In the end, it takes what he regards as her weaknesses (her hysterics, when she screams and thwarts the murder; her music career, when she uses it to both find their son and keep all the bad guys occupied) to save them all. And while this occurs, he’s given the opportunity to deliver their son to her by rescuing him from near-murder. If the son was the most important focus of the film, it would have ended with his rescue, the happy family back together. But it doesn’t. There’s an additional, slightly jarring, brief scene in which the happy family returns to the hotel room: they open the hotel room door, Jo’s uppity friends who used to work with her in showbiz are waiting there for them, and only one line is spoken, Ben saying, ‘I’m sorry we were gone so long, but we go and pick up Hank’ [sorry, but the screenplay transcript I’m using was made by a Russian (seriously), and I don’t have the energy to go back and see what the actual Jimmy Stewart quote was, so you’re just going to have to imagine Jimmy Stewart speaking in broken English]. I think his apology indicates that he’s accepted Jo more fully as a person–accepted her past in music, and may be willing to give her back her career (he never flaunts her career in the film–though she’s happy to mention it, he’d prefer to discuss himself), and who knows, maybe they’ll make some more babies.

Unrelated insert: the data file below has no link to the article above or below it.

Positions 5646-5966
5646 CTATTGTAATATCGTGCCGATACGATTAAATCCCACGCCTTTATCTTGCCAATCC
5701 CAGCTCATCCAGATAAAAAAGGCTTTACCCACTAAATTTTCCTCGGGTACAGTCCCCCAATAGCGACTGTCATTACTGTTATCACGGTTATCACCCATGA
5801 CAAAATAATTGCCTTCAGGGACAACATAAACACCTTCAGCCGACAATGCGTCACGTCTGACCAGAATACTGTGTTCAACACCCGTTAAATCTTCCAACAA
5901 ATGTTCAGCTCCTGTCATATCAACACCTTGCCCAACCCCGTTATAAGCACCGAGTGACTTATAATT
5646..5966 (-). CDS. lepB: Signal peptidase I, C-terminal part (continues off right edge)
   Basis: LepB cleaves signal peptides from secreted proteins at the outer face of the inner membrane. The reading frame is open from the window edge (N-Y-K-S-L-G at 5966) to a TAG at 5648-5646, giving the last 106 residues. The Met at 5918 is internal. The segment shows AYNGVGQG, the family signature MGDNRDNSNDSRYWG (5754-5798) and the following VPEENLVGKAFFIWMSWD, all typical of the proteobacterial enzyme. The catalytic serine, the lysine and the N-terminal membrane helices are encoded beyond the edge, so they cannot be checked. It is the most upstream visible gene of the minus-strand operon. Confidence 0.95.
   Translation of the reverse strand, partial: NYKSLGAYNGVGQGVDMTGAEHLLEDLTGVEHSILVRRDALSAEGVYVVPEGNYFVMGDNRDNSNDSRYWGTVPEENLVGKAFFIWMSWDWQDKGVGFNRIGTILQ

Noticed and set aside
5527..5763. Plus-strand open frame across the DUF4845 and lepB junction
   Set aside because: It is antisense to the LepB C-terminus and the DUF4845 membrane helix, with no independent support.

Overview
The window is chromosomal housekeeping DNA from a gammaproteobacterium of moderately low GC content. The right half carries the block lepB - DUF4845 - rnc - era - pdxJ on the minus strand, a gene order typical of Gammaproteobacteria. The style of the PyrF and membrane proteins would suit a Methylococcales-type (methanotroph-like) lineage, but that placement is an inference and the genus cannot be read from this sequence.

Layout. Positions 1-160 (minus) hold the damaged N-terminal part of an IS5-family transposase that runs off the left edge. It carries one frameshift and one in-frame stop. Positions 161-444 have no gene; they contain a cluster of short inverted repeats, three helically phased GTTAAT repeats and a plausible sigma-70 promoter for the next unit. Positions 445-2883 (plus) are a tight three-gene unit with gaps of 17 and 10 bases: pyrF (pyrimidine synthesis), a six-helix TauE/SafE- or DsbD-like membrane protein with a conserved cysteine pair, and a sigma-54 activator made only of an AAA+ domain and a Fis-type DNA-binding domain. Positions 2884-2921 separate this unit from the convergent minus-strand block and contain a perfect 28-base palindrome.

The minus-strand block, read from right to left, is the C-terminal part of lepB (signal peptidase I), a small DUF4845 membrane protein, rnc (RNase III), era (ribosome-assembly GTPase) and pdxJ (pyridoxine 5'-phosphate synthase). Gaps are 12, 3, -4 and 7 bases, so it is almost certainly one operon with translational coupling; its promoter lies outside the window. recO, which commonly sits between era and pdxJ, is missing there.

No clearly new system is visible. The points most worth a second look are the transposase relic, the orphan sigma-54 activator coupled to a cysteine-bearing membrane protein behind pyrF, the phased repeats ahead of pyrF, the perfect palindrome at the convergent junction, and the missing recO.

film: Hitchcock: The 39 Steps (1935)

I was thankful that The 39 Steps was not actually a thriller, not in the later Hitchcock sense of the word. Of course it had many of his later elements, and much of his humor, and most notably: an otherwise anonymous woman opens her mouth to scream, and a train whistle blares forth, from the next shot. These are the sorts of tricks he revisits. And with everything tying together so nicely, and a nice implied love at the end, in my mind this film illustrates how Camus’ The Stranger could have been sweetly resolved. But so it goes, the difference between existentialists and everyone else.

film: Carol Reed: The Third Man (1949)